Page content

Dr Joan Condel

The University of Ulster spin out company, HidInImage Ltd, led by CEO Dr Joan Condell has secured significant additional funding to commercialise its research into digital watermarking.

A team of Ulster academics based at the Intelligent Systems Research Centre at Ulster’s Magee campus, have developed digital watermarking technology to ensure the security of transmitted data through hidden software messages.

HidInImage is the product of a decade of research into steganography - the science of writing hidden software messages in such a way that only the sender and intended recipient realise they exist. It wasthe first university spin out company in Northern Ireland to get funding from the Ulster Innovation Fund, part of the NISPO fund (Northern Ireland Spin Outs) managed by eSynergy. NISPO is an initiative launched by Invest Northern Ireland to provide financial support to start ups and businesses in the early stages of development.

Now HidinImagehas secured an additional £125,000 in the second round of NISPO funding, with additional support from a private investor.

According to Dr Condell, digital technology gives a 21st century twist to the ancient science of steganography and presents new and exciting opportunities for embedding and disguising messages within computer files.

She said that the digital watermarking technology developed by HidinImage has many potential applications, such as hiding personal or sensitive data in photo images, identity cards and other digital media.

Dr Condell explained:

“HidInImage technology could be used in many different situations, such as authenticating identity to tighten security at airport checks-ins and other public access points; securing watermarking for forensic photographic and video evidence transmitting sensitive information like medical records securely; as a means of strengthening protection of copyright; or guaranteeing that images and videos have not been tampered with."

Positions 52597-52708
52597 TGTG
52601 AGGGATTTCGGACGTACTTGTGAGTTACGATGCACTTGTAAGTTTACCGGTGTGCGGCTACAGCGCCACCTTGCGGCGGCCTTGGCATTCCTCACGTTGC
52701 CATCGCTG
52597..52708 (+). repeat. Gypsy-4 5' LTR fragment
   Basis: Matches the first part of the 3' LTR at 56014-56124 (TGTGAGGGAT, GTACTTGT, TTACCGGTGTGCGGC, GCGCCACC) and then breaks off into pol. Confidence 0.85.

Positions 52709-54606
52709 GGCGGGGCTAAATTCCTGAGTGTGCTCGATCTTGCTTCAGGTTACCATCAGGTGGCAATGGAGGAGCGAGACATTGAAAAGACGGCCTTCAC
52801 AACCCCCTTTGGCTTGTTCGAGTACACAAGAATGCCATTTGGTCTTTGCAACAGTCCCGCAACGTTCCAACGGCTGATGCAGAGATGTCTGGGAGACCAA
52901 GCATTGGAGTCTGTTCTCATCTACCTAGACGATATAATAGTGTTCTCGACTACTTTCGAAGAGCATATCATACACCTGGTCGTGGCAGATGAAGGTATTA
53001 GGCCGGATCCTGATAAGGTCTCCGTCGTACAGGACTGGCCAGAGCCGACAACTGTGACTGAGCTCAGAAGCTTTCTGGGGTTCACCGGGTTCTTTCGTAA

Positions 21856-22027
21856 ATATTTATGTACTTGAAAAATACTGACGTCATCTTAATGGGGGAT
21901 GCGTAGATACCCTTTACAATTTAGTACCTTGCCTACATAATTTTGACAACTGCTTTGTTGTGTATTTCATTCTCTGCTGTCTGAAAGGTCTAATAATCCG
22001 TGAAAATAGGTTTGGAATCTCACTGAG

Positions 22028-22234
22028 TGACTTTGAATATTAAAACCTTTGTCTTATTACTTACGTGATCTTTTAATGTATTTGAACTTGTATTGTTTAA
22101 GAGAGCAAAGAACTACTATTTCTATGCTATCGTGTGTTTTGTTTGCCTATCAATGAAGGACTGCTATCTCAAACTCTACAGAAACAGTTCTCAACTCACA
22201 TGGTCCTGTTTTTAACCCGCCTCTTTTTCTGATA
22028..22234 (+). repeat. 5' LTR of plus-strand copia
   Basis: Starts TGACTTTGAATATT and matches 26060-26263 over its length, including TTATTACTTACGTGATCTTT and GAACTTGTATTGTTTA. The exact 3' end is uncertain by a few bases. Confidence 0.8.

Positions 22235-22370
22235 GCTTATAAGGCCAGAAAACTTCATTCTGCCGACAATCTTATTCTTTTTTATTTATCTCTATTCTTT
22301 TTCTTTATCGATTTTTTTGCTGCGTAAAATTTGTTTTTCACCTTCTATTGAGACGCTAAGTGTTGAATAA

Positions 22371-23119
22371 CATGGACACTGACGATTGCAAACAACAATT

She continued:

“The digital watermarks are embedded directly into the content of a digital image so, although the watermarks can’t be seen by the human eye, they can be recognised and read by enabled software and/or hardware for authenticating, tracking or monitoring purposes.

“The embedding technique used by HidInImage is impervious to image and data compression so the image can be copied and moved around without anyone knowing that the text exists.”

Tim Brundle from Ulster’s Office of Innovation said the ISRC’s research into the security of digital technologies has great potential as a commercial venture.

“HidInImage is a platform technology with many exciting market opportunities. It is the first of a number of Innovative digital Technologies being developed within Ulster’s Intelligent Systems Research centre which have significant commercial potential.

This commercialisation of research has been endorsed by Professor Hugh McKenna, the University’s Pro Vice Chancellor Research and Innovation who said:

“Ulster’s aim is to develop further a culture where research, discovery, creativity and innovation are encouraged and appropriately supported.

Hidinimage is a perfect example of how world leading research can be commercialised to make a positive impact on the economy and society. This is an exciting company and one that is really at the cutting edge of futuristic technology.”

Computer Science research at the University of Ulster was placed amongst the top universities in the UK in the last Research Assessment Exercise. It was ranked 15th for research power, moving up from 49th place in the previous RAE.

The University of Ulster’s submission of 41 staff was the 8th largest in the UK, with 55% of the submission judged to be world-leading or internationally excellent, and 90% internationally recognised.Computer Science is a highly competitive discipline - the 3rd largest unit of assessment in the UK, involving all of the leading universities.